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PLC as part of its acquisition of
21st Century Fox
assets, but the end to the unusual bidding war leaves rival
paying a sum that will benefit Disney as a minority owner of the British pay-TV operator.
Comcast’s victorious $38.8 billion bid for Sky on Saturday complicates Disney’s companywide direct-to-consumer strategy, and leaves the company without an asset that Chief Executive Robert Iger once called a “crown jewel” of the Fox acquisition.
The outcome may please some on Wall Street. As the contentious bidding war between Comcast and Disney over the entirety of Fox assets heated up over the summer, some analysts grew nervous as the deal’s price increased to $71 billion. Though Disney’s balance sheet is seen as strong, unloading Sky, they argued, would make the acquisition easier to stomach.
Disney didn’t immediately respond to a request for comment after bidding ended on Saturday.
Despite some calls to “split the baby” and leave Sky to Comcast, Mr. Iger fought on, taking the Sky bidding war to this weekend’s unusual finish. Though Mr. Iger’s tenure at Disney has been marked by high-profile acquisitions such as Pixar Entertainment and Lucasfilm Ltd., he has never before had to contend with a messy public bidding war on the scale of Comcast’s pursuit of Fox and Sky.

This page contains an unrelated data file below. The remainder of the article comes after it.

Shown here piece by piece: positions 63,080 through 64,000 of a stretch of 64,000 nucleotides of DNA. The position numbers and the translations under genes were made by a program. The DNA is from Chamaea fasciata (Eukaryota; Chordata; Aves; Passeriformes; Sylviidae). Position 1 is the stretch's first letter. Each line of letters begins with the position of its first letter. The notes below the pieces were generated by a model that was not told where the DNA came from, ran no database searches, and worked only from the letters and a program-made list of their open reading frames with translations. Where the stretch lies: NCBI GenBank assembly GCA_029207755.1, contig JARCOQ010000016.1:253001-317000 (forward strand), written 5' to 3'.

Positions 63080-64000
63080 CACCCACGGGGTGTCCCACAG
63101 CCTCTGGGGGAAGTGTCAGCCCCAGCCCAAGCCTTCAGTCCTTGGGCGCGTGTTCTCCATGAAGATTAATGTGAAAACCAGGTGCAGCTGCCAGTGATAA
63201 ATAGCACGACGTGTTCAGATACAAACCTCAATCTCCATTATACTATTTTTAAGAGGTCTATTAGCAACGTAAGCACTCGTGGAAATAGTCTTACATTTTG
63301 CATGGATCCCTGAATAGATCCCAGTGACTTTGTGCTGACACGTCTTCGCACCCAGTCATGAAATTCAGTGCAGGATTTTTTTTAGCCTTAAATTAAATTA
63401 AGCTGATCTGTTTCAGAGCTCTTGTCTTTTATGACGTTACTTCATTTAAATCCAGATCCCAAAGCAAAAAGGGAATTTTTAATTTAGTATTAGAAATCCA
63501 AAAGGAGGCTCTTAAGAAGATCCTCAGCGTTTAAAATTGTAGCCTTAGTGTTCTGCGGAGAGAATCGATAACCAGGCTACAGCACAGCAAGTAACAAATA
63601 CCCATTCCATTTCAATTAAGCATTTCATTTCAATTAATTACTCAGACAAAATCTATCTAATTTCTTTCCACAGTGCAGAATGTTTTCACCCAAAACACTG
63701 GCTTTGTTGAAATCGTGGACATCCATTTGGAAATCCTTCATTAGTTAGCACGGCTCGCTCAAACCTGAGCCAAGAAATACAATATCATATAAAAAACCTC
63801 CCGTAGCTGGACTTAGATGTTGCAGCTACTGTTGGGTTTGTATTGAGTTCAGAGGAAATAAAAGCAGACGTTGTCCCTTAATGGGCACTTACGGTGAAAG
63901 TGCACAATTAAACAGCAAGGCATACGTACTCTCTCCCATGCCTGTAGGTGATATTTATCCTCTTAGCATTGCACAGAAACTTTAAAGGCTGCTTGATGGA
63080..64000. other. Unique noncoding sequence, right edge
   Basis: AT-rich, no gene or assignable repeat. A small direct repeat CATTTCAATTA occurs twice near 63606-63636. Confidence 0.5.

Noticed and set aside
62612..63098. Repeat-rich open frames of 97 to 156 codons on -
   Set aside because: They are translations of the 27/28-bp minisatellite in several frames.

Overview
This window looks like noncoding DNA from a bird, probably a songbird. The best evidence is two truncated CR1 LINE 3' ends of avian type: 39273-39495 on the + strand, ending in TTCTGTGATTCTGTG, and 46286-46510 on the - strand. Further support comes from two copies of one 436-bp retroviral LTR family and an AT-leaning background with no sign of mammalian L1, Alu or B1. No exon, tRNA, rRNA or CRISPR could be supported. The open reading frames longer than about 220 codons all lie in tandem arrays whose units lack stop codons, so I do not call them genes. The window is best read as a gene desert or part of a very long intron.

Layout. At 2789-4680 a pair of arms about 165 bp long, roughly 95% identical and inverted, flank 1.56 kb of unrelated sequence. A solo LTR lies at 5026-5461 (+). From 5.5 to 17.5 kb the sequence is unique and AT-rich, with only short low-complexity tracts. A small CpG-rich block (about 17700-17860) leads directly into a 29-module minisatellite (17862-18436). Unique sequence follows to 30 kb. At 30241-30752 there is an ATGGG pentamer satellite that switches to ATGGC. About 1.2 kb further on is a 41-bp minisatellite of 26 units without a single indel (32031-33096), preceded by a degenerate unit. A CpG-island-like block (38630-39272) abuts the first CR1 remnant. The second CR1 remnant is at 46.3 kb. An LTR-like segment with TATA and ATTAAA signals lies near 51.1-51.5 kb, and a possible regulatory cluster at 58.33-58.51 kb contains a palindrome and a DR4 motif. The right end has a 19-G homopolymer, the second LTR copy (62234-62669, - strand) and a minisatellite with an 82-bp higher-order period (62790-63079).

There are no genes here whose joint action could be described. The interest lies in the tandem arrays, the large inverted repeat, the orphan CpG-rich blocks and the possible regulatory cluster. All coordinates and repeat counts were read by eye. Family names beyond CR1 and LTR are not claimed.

When the Fox deal was first announced, Mr. Iger praised Sky’s business and seemed determined to win it as part of a larger goal of controlling distribution platforms in the direct-to-consumer streaming age. Disney is doubling down on streaming services and will become a majority owner of Hulu once the Fox deal closes.
Now, Disney must continue with this strategy without a TV operator that would have given it an immediate presence in more than 23 million homes.
The company is mounting a streaming service of Disney programming, set to launch in late 2019, that is entering a crowded field of competitors dominated by Netflix. The service’s European launch would have had a major advantage had Disney scored Sky.
Winning Sky would also have expanded Disney’s presence in Europe at a time when most of the company’s international focus has been on China. Mr. Iger has said getting Sky would have increased his company’s share of foreign revenue to 40%, from 24%.
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